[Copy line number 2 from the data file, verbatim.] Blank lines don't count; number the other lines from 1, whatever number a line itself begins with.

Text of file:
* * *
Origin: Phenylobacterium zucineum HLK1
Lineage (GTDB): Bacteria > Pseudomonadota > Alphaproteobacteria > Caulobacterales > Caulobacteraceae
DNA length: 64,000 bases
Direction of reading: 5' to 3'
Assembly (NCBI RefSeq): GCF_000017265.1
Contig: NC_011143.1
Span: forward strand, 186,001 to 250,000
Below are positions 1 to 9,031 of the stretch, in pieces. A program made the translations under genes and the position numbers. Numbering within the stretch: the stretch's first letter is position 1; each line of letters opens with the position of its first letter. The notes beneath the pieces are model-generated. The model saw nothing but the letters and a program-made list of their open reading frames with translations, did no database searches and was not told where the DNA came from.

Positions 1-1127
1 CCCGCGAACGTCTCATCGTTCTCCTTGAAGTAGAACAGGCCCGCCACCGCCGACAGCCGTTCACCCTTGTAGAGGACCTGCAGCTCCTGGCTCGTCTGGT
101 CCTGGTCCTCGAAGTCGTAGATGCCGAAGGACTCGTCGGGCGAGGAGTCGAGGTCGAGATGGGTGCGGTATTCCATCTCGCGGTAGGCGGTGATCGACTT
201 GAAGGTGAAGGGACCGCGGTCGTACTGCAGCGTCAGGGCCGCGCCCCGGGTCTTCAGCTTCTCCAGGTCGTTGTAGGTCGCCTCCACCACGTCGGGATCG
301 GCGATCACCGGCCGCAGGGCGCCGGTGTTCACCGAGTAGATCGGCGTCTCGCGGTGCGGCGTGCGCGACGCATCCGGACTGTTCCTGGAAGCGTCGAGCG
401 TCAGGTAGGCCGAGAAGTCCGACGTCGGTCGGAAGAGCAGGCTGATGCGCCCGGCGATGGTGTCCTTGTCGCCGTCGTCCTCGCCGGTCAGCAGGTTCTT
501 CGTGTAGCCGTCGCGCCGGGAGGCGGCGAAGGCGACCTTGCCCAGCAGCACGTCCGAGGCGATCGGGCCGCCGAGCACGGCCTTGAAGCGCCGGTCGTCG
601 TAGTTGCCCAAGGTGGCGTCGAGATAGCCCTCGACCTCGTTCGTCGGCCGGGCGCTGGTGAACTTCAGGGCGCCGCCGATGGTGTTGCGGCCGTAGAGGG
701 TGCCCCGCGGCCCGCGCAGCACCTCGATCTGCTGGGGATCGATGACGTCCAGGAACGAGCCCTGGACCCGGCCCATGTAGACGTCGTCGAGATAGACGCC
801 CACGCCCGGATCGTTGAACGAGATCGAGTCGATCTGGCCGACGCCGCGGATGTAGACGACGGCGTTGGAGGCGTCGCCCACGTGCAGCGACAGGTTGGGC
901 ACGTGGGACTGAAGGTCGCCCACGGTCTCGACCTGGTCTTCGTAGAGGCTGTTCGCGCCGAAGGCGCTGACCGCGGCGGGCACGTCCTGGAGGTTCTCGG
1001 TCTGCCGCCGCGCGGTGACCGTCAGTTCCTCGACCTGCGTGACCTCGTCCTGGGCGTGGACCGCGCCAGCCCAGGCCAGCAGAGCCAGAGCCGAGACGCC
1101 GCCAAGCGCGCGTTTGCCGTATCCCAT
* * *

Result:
Lineage (GTDB): Bacteria > Pseudomonadota > Alphaproteobacteria > Caulobacterales > Caulobacteraceae